The output from this BFO is quite high.  So as not to overload the Receiver it  is necessary to limit the coupling.  This  is achieved  by connecting a 2pF capacitor  to TR1 Collector, and  then connecting  the other end to  a  short length of  wire supported about  1cm above IC4 on the Receiver PCB using  insulated wire supports.
 
When  building  Transmitters, especially when FETS are used in Power Amplifier Stages,  it is important to check for Harmonics. FETS are prone to generating Harmonics The best way to check, is to use a Spectrum Analyser. 

                         Block Diagram showing outline of Transmitter, Low Pass Filter and Receiver.

                    The Power Supply is 13.8 Volts and is also Home Built. This is described elsewhere on this Website.
                           The Maximum Measured Power Output from the G3NGD version is 6.25Watts [7.9dBW]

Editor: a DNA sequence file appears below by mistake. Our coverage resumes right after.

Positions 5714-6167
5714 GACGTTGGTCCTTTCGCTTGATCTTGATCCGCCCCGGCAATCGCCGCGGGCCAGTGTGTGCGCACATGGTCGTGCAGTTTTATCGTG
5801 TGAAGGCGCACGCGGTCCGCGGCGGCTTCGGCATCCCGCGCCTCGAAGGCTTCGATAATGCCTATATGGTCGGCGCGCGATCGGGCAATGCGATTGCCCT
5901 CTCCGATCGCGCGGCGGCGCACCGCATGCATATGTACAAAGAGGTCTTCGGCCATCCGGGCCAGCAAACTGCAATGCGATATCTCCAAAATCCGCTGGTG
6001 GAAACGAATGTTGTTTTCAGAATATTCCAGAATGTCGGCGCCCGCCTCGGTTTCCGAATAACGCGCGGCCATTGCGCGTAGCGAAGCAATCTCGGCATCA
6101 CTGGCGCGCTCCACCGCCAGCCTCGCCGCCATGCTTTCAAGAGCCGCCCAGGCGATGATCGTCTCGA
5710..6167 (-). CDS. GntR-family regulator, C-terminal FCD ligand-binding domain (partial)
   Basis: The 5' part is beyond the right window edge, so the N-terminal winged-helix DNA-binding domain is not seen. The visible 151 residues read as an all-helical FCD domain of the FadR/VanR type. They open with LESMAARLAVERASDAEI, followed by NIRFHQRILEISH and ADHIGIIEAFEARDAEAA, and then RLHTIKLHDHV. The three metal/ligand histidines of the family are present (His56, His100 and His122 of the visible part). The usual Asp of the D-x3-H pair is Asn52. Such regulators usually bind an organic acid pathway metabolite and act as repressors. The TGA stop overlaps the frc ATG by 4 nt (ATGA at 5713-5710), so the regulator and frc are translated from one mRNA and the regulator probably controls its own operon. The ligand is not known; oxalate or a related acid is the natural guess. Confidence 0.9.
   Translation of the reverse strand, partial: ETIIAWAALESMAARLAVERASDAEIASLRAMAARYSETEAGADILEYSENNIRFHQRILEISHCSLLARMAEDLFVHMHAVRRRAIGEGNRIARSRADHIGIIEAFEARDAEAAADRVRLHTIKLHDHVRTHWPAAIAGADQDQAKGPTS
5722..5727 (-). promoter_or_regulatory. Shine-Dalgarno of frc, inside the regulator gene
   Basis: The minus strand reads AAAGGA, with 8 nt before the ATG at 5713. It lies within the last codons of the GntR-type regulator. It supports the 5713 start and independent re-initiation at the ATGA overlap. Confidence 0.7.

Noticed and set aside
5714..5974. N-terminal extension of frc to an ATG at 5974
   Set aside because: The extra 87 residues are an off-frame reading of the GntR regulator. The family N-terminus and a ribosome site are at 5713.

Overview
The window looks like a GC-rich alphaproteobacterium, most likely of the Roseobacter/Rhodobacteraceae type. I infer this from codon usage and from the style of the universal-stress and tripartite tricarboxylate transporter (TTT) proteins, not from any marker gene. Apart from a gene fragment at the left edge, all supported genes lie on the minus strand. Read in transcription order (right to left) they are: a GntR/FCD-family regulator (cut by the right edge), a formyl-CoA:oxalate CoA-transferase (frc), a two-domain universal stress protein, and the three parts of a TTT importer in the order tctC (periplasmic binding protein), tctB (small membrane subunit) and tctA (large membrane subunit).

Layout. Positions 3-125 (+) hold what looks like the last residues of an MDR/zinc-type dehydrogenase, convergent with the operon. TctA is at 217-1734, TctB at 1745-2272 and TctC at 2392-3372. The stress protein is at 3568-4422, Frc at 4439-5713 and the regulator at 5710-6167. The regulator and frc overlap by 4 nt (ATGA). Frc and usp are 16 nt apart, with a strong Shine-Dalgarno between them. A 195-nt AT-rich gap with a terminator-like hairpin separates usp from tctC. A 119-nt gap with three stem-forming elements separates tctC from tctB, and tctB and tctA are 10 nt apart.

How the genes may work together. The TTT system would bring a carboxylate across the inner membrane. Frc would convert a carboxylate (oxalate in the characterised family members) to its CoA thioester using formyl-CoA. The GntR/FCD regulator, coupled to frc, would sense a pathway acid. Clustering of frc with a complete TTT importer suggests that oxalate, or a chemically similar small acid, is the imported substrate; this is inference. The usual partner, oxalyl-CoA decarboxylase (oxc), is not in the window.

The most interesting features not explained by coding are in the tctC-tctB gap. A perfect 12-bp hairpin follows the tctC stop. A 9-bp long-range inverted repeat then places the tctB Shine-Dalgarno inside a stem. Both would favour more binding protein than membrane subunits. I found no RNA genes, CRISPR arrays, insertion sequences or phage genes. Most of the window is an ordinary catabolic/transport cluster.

Currently, September, 2010, G3NGD is using his New Six-Band Trapped Dipole (14MHz - 52MHz) with the feeders strapped, Series Tuned against Ground as the Aerial. This seems to work well and makes the whole set-up a 'Stand Alone' Home Constructed Station.

                                   The set-up could be used as a portable station and a Kite could be used as the Aerial.
The Aerial could be tuned through the Tuning Unit already used by G3NGD. This is basically, 29 Turns of 20SWG Copper Wire wound on an 8cm dia. former,  tuned in series with a  2x500pF tuning capacitor (1000pF) taken from an Old Valve Radio Receiver of fifty years ago. John built his own Box Kites in the 'Sixties' and transmitted to Ireland and the I.O.M. during the daytime.
He operated Portable from the Beach at Fleetwood.
The advantage of using this set-up is the fact that it will work off the 12V car battery. In the 'Sixties', the equipment needed 200V D.C. and G3NGD built an Inverter, 12V in and 200V out.The unit used OC35 Power Transistors and the equipment is shown elsewhere in this website.
 
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G3NGD:  Updated: May 2014